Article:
A fertility expert is calling for better policies in the workplace to support women, which she says will help close the gender health gap.
Medical Director at CREATE Fertility and Senior NHS Consultant, Dr Geeta Nargund held a survey earlier this year, which found UK employers are not delivering appropriate workplace policies to support women’s reproductive healthcare needs.
The survey was developed by CREATE Fertility, one the UK’s IVF providers, and Cityparents, an organisation supporting working parents and professionals in corporate roles. It collected both quantitative and qualitative data on the state of UK workplace policies for those going through reproductive health issues.
There is gender health inequality in the workplace
The UK has suffered decades of gender health inequality, says the report, as identified in the Government’s recent ‘Vision for Women’s Health Strategy’. It found many respondents either did not have – or were not aware of – any specific workplace policies to support those suffering from miscarriage, the menopause or infertility.
Dr Nargund says Covid has fast-tracked a focus on HR and trends towards enhanced perks and support for employee mental and physical health. However this has not extended to women’s health.
“Our research as the national charity shows most people experiencing fertility problems are reluctant to speak to their employer about it because they fear it may have a detrimental effect on their career,” said Gwenda Burns, chief executive of patient-focused charity, Fertility Network UK.
She said: “We know too many end up reducing their hours, taking sick leave or leaving employment as a result of their fertility struggles and a lack of support and understanding from their employers – this is bad for both staff and business. It is shocking that, despite infertility being defined as a disease, the vast majority of firms do not have a workplace policy referring to fertility treatment”
Concerningly, many workers have told the charity that on discovering their IVF treatment, their employer treated it like a lifestyle choice, rather than a medical need. This meant that it was treated in the same way as a cosmetic procedure, and employees having to use either annual or unpaid leave.
All employers need a menopause policy
The survey results showed that more than half of employers (48 %) have no official policy in place to support employees undergoing IVF treatment. This is despite the fact one in six now require the help of a fertility expert to conceive, and only 4 percent of employers provide appropriate training for HR directors or line managers.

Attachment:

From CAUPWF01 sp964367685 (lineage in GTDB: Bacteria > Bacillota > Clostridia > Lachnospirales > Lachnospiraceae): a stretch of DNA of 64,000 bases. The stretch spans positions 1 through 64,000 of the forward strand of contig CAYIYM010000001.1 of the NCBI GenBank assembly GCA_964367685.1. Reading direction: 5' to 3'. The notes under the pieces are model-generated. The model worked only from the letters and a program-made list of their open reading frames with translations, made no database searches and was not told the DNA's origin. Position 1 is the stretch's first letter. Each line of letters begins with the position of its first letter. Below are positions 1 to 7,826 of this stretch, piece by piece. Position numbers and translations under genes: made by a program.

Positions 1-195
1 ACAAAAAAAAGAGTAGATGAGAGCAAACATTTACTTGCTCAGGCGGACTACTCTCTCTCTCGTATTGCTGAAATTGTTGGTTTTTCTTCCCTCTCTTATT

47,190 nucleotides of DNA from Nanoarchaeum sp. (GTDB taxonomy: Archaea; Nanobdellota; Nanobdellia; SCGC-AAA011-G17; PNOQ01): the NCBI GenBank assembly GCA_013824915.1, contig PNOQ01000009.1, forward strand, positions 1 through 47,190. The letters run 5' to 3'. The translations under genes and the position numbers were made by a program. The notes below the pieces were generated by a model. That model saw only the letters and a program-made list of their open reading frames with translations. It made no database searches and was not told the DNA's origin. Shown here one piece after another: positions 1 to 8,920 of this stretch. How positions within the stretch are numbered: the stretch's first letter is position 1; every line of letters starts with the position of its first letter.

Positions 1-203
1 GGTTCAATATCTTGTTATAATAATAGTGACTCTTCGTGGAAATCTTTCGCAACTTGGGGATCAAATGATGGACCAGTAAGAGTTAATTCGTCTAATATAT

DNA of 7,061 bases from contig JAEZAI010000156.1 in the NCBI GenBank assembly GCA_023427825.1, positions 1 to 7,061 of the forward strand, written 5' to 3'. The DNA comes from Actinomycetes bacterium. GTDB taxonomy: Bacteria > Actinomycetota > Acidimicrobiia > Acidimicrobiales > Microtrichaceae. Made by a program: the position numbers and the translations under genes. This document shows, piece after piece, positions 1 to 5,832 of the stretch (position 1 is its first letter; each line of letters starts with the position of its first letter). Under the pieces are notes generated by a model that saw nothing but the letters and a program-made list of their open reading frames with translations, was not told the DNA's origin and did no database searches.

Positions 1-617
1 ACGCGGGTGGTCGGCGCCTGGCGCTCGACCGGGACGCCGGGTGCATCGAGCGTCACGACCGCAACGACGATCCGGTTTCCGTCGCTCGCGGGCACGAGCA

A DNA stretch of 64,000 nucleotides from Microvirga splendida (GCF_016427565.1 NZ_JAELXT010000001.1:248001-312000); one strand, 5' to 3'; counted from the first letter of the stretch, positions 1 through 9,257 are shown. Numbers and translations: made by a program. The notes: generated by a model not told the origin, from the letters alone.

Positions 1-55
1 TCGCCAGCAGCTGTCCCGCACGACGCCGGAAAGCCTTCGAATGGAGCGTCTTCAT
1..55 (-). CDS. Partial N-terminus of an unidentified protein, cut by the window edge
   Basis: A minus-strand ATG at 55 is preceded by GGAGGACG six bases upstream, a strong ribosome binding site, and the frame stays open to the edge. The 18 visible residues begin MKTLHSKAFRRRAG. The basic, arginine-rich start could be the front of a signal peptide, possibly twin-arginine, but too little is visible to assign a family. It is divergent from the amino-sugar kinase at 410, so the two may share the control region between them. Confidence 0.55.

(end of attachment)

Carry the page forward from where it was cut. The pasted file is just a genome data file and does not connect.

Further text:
For those facing miscarriage, only 12 percent of employees surveyed were allowed time off for a miscarriage before it becomes a legal maternity right at 24 weeks.
More than 60 percent of women said they would feel uncomfortable talking to a line manager or supervisor if menopausal symptoms were impacting their performance at work.
Concerningly, almost 90 percent of employers did not provide any sort of menopause policy for women – this, the report says is shocking, when a study in 2019 found 14 million workdays were lost to the UK each year due to menopause symptoms.
Commenting on the findings, Dr Geeta Nargund, said: “Infertility is defined by the World Health Organisation as a disease, yet as our survey shows it is not regarded in the same way as other essential medical issues. The number of women and couples using IVF continues to rise and for same-sex couples or single women fertility treatment is often essential to starting a family.
Women’s health needs to be a global priority
With the Department of Health now developing a strategy to improve women’s health outcomes, Dr Nargund, says women need to be supported in the workplace through their life course events, from menstruation to menopause. This, she says, will help close the gender health gap.
She suggests that managers and HR Staff get womens’ health training to better create workplace strategies to support women through menopause symptoms. She also says women should be supported through their fertility journeys with paid leave and partial funding.
According to Dr Nargund, menopause training would benefit HR and managers to better support their staff. She says fertility treatment is largely overlooked and pregnancy loss is largely ignored. This, she says, also needs to be changed especially as now 53,000 patients now undergo IVF each year.
In her research, respondents told Dr Nargund, they were unable to share their fertility treatment journey with managers. Those who do, did not receive a clear understanding of what support or time off may be needed. This led to feelings of loneliness and isolation during an already difficult time.
Dr Nargund said: I would like to see more employers put official policies in place to support women undergoing fertility treatments such as IVF, which involve multiple visits to fertility clinics, in order to ease their treatment burden.
“To tackle this and all the women’s health issues touched on in our survey, it is vital that all employers and HR professionals introduce dedicated training on how to support their employees, including making sure they feel they can approach and talk to their employer about their experiences and needs.”
She also called for more support and flexibility for women who needed to make essential appointments.